First Sunday of Lent
The Book of Deuteronomy provides the first reading for this first Sunday of Lent. Deuteronomy recalls the flight of the Hebrews from Egypt, where they had been slaves. This trip, called the Exodus, was filled with risks and hardships. The Egyptians pursued them. The Sinai Peninsula, through which they passed, was unforgiving, harsh and sterile of the necessities of life.
Even so, Deuteronomy is not a story of doom and gloom. It is hopeful. Always ahead is the Promised Land. Always, God intervenes with mercy, provisions and guidance.
The people, however, did not always repay God with their faithfulness. They rebelled against God, and they doubted God. Nevertheless, God again and again came to their aid.
For its second reading this weekend, the Church provides us with a reading from Paul’s powerful Epistle to the Romans. The Apostle wrote this epistle, or letter, to the Christians living in Rome, the imperial capital and the center of the Mediterranean world in the first century A.D.
These Christians of Rome, a group of converts from Judaism as well as former pagans, lived in a culture that was utterly at odds with the Gospel. The conflict was decidedly more pronounced since Rome literally was the center of everything. It became a dangerous city for Christians when politics and the law turned against them.
Paul urged the Romans to be strong by uniting themselves to God through faith in Jesus. Strong in his own faith, Paul told the Romans that if they trusted in the Lord, none would be put to shame. Paul expressly mentioned the resurrection, the miracle by which Jesus, crucified and dead, rose again to life.
Finally, Paul insisted, God’s mercy and life, given in Christ, are available to all: Greeks and foreigners, as well as to Jews, who were the Chosen People.
St. Luke’s Gospel gives us a scene also depicted in Mark and Matthew, namely a story of the temptation of Christ by the devil.
Here, the two figures, Jesus and the devil, stand in bold, dramatic contrast. The devil, so often depicted at least in myth and lore as so very powerful, as indeed the devil is, comes across as indecisive and struggling. For instance, the devil realizes the identity of Jesus, but he cannot fully grasp what it all means. So, Satan seeks to tempt Jesus to not be faithful to God, but rather to succumb to the lure of material things.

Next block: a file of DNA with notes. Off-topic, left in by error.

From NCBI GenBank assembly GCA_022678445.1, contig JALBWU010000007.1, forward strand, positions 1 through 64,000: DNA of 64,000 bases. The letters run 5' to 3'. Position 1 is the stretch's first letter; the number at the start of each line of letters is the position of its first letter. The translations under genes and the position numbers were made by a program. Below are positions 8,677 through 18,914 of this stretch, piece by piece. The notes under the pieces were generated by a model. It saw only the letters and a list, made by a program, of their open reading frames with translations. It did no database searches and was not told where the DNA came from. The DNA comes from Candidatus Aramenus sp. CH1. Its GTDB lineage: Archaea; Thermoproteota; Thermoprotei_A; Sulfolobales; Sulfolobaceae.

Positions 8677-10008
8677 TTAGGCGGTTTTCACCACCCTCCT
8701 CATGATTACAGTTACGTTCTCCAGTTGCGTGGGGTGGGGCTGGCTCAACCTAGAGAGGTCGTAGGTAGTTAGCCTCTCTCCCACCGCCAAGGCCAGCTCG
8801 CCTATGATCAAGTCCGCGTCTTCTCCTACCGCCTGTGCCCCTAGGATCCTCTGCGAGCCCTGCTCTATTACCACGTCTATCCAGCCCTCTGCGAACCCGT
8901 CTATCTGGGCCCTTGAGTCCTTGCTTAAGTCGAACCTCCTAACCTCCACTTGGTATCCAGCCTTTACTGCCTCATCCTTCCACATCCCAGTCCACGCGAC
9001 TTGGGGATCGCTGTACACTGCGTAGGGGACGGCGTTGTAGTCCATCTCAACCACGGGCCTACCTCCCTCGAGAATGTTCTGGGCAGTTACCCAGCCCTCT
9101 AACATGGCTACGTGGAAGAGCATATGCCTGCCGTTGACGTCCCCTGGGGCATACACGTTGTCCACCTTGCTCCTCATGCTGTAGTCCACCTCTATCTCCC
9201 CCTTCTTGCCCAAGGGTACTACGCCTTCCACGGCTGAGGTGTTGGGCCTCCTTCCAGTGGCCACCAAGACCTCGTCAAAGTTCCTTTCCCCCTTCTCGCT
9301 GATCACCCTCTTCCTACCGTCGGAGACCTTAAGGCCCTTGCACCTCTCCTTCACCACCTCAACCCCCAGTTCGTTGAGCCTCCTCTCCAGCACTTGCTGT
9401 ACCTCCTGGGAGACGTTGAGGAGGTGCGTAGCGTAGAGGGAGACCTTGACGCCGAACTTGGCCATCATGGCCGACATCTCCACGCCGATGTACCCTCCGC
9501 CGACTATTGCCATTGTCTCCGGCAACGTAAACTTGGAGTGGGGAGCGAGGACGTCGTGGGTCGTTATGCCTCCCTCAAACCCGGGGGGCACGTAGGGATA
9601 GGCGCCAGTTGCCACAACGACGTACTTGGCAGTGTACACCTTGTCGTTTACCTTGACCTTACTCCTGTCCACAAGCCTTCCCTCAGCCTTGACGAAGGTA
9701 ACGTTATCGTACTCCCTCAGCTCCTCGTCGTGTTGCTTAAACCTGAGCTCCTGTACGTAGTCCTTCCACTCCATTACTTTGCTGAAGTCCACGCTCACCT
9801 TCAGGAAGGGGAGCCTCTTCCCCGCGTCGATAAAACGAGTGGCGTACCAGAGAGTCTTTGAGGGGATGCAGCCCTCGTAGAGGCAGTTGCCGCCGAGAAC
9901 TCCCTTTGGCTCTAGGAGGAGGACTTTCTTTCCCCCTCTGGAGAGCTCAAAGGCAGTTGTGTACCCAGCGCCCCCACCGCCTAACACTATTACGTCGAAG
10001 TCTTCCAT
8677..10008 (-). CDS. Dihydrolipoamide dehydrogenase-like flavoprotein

Jesus, “filled with the Holy Spirit,” is serenely in control. He is the Son of God. He also is human, however, so the devil used food to tempt Jesus. Jesus was fasting as a discipline.
Defeated for the moment, the devil did not relent but only waited for another opportunity to frustrate the Lord’s mission of redemption.
Several days ago, on Ash Wednesday, the Church invited us to use the season of Lent as a means to holiness. In so doing, it was not asking us to begin a walk along an imagined primrose path. Always frank and direct, the Church told us what holiness requires. Being holy means turning to God, entirely. We must avoid sin. We must recognize our human vulnerability in the face of temptation.
Evil happens because people sin. The devil is real. Sin is alluring. Falling for its seeming appeal is part of being human. We need the Lord’s perception and strength when temptation comes.
This reading from Mark reveals to us the fact that devil is no match for Jesus.
In Lent, the Church calls us to turn to Jesus. If we have strayed from God, as did the Hebrews in the Sinai, God welcomes our return and embraces us.
We, however, must return to God, without qualification, and repel sin the way the Lord put Satan in his place.
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